Harriet Kramer Linkin is an Emerita Distinguished Professor of English at New Mexico State University, where she teaches courses in British Romanticism and women’s literature. She has published widely on Romantic-era writers (particularly William Blake and Mary Tighe) and is the editor of the first edition of Mary Tighe’s Verses Transcribed for H.T. (Romantic Circles, 2014), the first edition of Mary Tighe’s Selena: A Scholarly Edition (Ashgate, 2012), the first scholarly edition of The Collected Poems and Journals of Mary Tighe (UP Kentucky, 2005), and the co-editor (with Stephen C. Behrendt) of two collections on Romantic women poets: Romanticism and Women Poets: Opening the Doors of Reception (UP Kentucky, 1999) and Approaches to Teaching Women Poets of the British Romantic Period (MLA, 1997).
(p.xi) Michelle Levy is a Professor in the Department of English at Simon Fraser University. She works in the fields of Romantic literary history, print and manuscript culture, and women’s book history. She is the co-editor of the Broadview Reader in Book History (with Tom Mole, 2014) and the co-author of Broadview Introduction to Book History (with Tom Mole, 2017). She has published extensively on women writers, digital humanities and pedagogy, and has recently completed a book on literary manuscripts and manuscript culture of the Romantic period. She directs the Women’s Print History Project, 1750–1836, a comprehensive bibliographical database of women’s books, and is working on a project that addresses the production and circulation of women’s books during this period.
Rebecca Nesvet is Assistant Professor of English at the University of Wisconsin, Green Bay. She has published in journals including Essays in Romanticism, The Keats-Shelley Journal, North Wind: A Journal of George Macdonald Studies, and Women’s Writing, as well as the Romantic Textualities pedagogy blog. Her TEI edition of Malcolm Rymer’s 1820 play Science and Art, as published by his son James Malcolm Rymer, appears in the open-access Scholarly Editing: The Journal of the Association for Documentary Editing (2017). In 2012, she won the Lore Metzger Prize (best graduate essay) at the International Conference on Romanticism.
Angela Rehbein is Associate Professor of English at West Liberty University in West Virginia, where she teaches courses in composition, literary theory, British literature, and World literature. She has published articles in Eighteenth-Century Fiction and Women’s Writing, and in 2015 co-edited (with Andrew Winckles) a special issue of Women’s Writing on ‘Reassessing British Women Writers of the Romantic Period’. Her current research considers the connections between Romantic-era imperialist and domestic discourses, particularly as they coalesce in the figure of the mother.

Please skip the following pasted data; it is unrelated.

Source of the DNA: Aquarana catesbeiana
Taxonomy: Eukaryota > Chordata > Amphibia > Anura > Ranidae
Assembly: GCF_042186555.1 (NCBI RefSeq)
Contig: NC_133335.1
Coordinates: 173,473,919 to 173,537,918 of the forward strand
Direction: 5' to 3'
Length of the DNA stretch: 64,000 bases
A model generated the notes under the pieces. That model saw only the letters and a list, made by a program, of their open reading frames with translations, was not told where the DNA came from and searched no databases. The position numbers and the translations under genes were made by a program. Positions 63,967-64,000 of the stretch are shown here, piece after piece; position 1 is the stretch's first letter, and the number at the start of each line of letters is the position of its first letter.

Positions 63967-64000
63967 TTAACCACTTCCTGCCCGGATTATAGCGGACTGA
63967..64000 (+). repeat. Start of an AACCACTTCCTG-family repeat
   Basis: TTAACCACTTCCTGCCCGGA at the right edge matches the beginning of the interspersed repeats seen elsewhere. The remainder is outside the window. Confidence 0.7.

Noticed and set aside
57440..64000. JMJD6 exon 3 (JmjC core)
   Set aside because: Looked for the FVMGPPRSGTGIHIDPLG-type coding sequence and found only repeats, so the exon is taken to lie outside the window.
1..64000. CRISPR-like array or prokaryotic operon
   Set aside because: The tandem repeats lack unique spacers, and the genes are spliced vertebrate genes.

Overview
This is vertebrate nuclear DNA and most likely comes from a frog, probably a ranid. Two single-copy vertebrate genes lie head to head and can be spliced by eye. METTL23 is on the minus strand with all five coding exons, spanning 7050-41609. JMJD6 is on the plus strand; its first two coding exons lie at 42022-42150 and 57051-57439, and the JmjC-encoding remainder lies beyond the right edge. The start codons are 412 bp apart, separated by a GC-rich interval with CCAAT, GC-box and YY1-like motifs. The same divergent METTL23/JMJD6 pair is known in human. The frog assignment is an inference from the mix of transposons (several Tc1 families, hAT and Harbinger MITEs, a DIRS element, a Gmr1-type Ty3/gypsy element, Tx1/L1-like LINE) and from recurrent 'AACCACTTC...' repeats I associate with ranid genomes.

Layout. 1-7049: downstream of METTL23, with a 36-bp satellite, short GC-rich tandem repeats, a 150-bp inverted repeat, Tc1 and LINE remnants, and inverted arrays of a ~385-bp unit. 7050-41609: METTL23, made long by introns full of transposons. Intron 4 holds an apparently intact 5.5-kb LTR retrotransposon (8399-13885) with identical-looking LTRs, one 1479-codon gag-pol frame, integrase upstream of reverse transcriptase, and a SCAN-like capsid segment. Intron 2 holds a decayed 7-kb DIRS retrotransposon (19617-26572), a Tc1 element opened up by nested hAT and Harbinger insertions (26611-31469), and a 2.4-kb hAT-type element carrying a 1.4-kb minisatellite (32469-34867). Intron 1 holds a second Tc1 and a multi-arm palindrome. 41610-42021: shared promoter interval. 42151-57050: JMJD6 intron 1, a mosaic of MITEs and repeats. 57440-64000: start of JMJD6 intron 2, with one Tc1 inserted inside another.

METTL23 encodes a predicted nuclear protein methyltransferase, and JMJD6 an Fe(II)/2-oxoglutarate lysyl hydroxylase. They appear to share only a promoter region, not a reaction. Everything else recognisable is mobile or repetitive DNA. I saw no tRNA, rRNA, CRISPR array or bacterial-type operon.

Robin Runia is Associate Professor of English at Xavier University of Louisiana. She has published articles in Restoration and Eighteenth-Century Theater Research, Journal of Early Modern Cultural Studies, and Religion in the Age of Enlightenment. She is currently at work on a monograph project Displaced Britons: Africans and Creoles in the Work of Maria Edgeworth.
Rebecca Shuttleworth holds an AHRC-funded Collaborative Doctoral Award at the University of Leicester, and has worked closely with the Records Office for Leicestershire, Leicester, and Rutland to investigate archival resources relating to Elizabeth Heyrick and Susanna Watts, and to make them accessible to different communities through life-writing events and creative workshops.
(p.xii) Andrew O. Winckles is Assistant Professor and Chair of Core (Interdisciplinary Studies) at Adrian College. His work on Methodist women’s writing has been published in Eighteenth-Century Studies, Nineteenth-Century Studies, and other scholarly collections. He edited, with Angela Rehbein, a special issue of Women’s Writing on ‘Reassessing British Women Writers of the Romantic Period’ (2015), and is currently completing a monograph titled Eighteenth-Century Women’s Writing and the Methodist Media Revolution: Consider the Lord as Ever Present Reader.